While the trend is still in its nascent stages, digital technology is driving significant disruption in healthcare, and its impact will be far-reaching and long-lasting. Two areas where this transformation is visibly underway are digital medical devices and prescription software applications—and these trends intersect.
Advances in technology enable the miniaturization of medical devices, and this is happening on both the consumer and medical professional side. An offshoot of these smaller devices is that a new generation of injectors, monitors, and other tools are losing their screens, often leveraging smartphones to replace them. Many of these new devices also use Bluetooth technology to offload some of the software functionality from hardware, often moved to the cloud. In many cases, the software becomes an extension of the device; in others, it’s the product. These types of applications are known as “Software as a Medical Device,” or SaMDs.
As consumers are interested in taking greater control over more aspects of their healthcare, big brands such as Apple and Google are responding by incorporating elements of medical devices into their consumer products. At the same time, pharmaceutical firms and big companies in the payer/provider space—the Kaisers, Walgreens, and Johnson & Johnsons of the world—are looking for new ways to simplify their offerings by putting their customers/patients at the center of the experiences they provide.
Companies already entrenched in the medical device space are realizing they must start competing in the consumer sphere. People can now purchase devices such as the Apple Watch that give them faster, easier, and cheaper access to some of the same capabilities provided by expensive medical devices typically found in a hospital. At the very least, makers of traditional medical devices will be compelled to provide simpler, more user-friendly applications.
Journey to Consumer Control
The payoff for consumers ultimately will be more choice and control, but there’s still a long way to go. Being able to monitor your heartbeat via a watch is one thing, but the average person still doesn’t have access to their own medical records. As consumers get more empowered with access to their own data and greater visibility into what they are paying for things, economic supply-and-demand forces will begin to exert more influence in healthcare pricing as consumers will then be able to shop around.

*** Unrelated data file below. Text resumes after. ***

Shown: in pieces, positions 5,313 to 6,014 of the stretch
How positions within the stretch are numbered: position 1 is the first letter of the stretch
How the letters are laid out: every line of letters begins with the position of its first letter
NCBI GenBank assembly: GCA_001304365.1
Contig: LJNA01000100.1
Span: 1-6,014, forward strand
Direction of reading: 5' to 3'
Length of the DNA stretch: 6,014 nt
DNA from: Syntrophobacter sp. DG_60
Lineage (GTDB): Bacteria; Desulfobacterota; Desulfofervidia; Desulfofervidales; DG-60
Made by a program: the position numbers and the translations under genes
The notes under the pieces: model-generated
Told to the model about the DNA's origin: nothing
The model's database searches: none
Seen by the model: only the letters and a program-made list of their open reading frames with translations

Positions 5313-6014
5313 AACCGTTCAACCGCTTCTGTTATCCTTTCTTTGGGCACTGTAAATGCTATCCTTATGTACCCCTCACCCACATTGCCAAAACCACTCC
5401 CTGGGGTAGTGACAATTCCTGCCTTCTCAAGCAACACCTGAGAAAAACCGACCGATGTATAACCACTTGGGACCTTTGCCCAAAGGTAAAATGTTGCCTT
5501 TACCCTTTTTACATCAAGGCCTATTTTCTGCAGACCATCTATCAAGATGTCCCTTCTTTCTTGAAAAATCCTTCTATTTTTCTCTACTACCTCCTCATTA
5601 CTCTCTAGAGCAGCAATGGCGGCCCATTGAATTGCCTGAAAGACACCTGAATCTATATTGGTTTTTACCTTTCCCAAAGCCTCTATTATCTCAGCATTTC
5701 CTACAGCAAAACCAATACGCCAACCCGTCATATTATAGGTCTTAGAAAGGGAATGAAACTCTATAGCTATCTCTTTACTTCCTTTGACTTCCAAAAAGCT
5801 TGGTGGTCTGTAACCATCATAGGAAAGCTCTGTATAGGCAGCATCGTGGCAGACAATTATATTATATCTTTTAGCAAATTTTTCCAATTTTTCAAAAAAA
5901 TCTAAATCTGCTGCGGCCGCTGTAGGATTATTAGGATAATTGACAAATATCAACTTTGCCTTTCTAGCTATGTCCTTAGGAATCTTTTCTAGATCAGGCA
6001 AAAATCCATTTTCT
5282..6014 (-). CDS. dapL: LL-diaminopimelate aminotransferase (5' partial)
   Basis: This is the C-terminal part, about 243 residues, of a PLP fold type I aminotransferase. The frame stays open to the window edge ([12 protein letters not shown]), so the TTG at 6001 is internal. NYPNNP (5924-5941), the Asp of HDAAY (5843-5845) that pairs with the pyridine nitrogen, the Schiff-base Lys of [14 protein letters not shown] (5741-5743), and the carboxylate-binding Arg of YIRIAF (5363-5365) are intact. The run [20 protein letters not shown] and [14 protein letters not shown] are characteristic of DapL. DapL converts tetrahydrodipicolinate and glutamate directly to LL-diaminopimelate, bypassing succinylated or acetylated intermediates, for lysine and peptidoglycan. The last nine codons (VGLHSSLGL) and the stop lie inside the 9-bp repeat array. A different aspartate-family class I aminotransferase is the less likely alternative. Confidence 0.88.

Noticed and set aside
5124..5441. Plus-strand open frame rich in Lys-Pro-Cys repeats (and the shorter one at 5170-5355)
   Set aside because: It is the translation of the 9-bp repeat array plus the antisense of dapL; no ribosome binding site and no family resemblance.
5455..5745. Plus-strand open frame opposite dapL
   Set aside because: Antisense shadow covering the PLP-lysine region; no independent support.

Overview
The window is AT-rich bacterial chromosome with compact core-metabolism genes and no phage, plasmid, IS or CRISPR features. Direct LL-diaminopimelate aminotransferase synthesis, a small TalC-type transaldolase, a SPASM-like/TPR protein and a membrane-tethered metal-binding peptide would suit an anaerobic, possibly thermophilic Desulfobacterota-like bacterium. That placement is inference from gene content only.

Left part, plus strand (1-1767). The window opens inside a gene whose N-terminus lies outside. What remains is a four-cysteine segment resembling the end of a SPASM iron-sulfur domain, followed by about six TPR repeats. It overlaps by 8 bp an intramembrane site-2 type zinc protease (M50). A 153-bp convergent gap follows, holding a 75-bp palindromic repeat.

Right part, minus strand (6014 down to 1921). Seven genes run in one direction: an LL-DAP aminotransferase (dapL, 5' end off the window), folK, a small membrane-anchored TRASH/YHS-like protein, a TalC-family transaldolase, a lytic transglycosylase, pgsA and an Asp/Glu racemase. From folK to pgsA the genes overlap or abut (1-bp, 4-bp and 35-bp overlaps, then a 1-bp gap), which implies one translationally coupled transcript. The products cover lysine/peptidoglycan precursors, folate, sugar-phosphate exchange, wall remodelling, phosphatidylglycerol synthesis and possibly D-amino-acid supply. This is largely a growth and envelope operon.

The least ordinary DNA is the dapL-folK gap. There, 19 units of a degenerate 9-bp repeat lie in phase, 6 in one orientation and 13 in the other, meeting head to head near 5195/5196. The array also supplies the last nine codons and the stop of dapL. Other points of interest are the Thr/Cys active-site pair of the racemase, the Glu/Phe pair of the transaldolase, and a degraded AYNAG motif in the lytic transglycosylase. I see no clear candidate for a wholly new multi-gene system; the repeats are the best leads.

On the healthcare provider side, digital devices create new opportunities around cost control, patient compliance, improved outcomes, and increased analytical firepower—especially as disparate medical devices become more and more connected.
Already, technology is changing some aspects of the hospital experience. Patient monitoring is a good example as smaller, wireless devices mean monitoring that once had to be done in a hospital can now be done at home. Implications of this include:
- Freeing up beds sooner means hospitals can treat more patients, potentially increasing productivity and decreasing costs.
- Visibility into a patient’s condition can be maintained for a longer period of time at a lower cost, possibly preventing or pre-empting the need for emergency readmittance.
- Remote patient monitoring boosts engagement and improves adherence to treatment.
- At-home recovery results in both faster recovery, lower risks, and better mental health, according to numerous studies.